Giving/taking: Proceeds from the sale of White's book will go to advocacy groups protecting the rights of people afflicted with Hansen's disease — a dread disease still. Readers will be, in the bargain, taking an honest look at Neil W. White III, a freed man.
For the Flyer's Q&A with author Neil White, see below.
Neil White signing and reading from In the Sanctuary of Outcasts
Burke's Book Store, Thursday, June 4th, 5:30 p.m.
Square Books, Oxford, Saturday, June 6th, 5 p.m.
Flyer: How does it feel — In the Sanctuary of Outcasts finally in stores, 15 years after your release from prison?
Neil White: It's been exciting, a little scary, and a long time in the works. It's been a healing but difficult birth.
I debated for years whether to write this book for my kids and family or to publish it. I wavered.
The writing was therapeutic. But publishing the book was counter to what I learned while I was in prison. You know: Don't look for applause. Do deeds quietly without concern for what people think. Keep things simple. But I made the decision that it was important to tell the story, to put myself at risk.
A story that's not been widely reported.
Carville was unique — a convergence of cultures. And nobody seemed to be paying attention to this experiment where leper patients and federal convicts lived together.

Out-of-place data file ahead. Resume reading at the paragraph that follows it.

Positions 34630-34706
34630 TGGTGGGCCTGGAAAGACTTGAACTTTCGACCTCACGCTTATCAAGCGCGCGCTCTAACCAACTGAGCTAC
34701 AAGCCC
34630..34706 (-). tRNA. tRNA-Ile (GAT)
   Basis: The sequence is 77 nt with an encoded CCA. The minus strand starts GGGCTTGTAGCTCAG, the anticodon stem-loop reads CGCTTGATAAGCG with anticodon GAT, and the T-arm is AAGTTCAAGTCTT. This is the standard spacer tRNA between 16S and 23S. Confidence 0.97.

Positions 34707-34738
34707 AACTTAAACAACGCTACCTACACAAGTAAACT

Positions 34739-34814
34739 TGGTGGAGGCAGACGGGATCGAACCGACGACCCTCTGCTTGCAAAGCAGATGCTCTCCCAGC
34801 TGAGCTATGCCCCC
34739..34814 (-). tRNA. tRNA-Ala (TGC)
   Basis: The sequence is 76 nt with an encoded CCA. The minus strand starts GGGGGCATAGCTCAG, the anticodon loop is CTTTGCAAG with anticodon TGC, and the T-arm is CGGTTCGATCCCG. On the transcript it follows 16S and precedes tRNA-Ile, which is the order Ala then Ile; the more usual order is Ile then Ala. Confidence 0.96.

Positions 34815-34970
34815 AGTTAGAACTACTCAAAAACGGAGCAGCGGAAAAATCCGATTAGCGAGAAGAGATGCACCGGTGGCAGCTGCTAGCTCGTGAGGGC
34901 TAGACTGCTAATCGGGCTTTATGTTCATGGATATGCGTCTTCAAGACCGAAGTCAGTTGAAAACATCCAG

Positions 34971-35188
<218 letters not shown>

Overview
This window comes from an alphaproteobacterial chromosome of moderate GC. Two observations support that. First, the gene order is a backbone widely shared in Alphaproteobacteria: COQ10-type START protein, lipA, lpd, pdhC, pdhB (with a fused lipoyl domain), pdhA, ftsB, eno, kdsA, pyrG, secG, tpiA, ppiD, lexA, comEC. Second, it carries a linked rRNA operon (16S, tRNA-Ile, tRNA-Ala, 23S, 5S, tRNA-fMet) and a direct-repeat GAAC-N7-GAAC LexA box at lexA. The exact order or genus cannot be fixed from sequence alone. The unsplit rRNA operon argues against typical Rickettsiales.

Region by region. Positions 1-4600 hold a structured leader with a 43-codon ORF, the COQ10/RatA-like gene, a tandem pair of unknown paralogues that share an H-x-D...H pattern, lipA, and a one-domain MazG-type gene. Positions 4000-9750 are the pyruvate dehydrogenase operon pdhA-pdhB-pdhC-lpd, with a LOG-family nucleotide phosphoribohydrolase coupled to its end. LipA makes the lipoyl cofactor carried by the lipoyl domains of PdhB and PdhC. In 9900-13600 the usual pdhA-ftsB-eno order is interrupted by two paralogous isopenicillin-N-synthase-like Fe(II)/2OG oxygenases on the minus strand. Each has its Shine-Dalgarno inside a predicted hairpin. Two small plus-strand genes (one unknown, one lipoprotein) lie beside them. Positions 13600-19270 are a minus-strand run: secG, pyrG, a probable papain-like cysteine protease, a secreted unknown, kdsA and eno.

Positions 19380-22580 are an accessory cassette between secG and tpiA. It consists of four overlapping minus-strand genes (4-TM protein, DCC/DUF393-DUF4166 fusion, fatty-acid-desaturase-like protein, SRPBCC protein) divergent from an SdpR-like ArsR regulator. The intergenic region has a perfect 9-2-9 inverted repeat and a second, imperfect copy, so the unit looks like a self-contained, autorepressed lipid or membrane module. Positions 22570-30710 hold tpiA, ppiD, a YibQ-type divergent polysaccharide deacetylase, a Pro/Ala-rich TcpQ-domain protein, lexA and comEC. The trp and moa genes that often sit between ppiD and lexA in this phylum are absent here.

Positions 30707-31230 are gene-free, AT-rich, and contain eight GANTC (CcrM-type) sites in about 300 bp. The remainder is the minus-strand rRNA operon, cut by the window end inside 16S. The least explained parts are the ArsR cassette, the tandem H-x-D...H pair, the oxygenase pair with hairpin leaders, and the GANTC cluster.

It was prison and it was difficult, but it was an amazingly rich time for me.
Do you wonder how you would have fared in a more dangerous prison, one with tighter security? Would it have been as "amazingly rich"?
I would have fared terribly. I wouldn't have done well at all. The black inmates at Carville made unmerciful fun of me for trying to be polite: "Man, this is prison. What the hell are you doing?" Or, "Man, you are lucky you are not in a real prison."
There were no bars on the doors at Carville. We were free to move. I didn't have to worry much for my physical safety. I was able to focus on what I needed to do. I could examine my own life.
People in places where the primary goal is survival don't have that luxury.
The scene in your book inside the chapel at Carville ... the one where you finally come to grips with your full guilt. Care to expand on that?
I tried to leave that scene out, because it's a cliché, but everybody hits rock bottom at a different place, whatever the problem may be. The "undercover" scenario I'd invented for myself was clearly a defense. But more than that, I was denying that I deserved to be in prison at all, that I had done anything that would merit incarceration.
I argued to myself: What does this mean, to be convicted of bank fraud? I was kiting checks, yes. But the false bank balances I created ... the banks were selling them to the fed to make interest overnight on them. We were in business, in "bed" together. And some third-party comes along and charges me with "rape"? What's this about?
I was in total denial all the way around.
And this is where you get into the issue of "personality." What kind of person becomes a Bernard Madoff? A white-collar criminal?
I think it's the person, like me, who is so able to convince themselves of their worth, their entitlement, their right to cut corners — that what they're doing is so great, so important — rules can be bent.
When I thought, inside Carville's chapel, that I was going to lose my kids, though, it occurred to me I'd ruined lives, betrayed loyalties, had not asked for help.
I'd lost my mother's money. I'd lost an investor's money, to the point where she lost her home. It was embarrassing that it took me so long to get "there."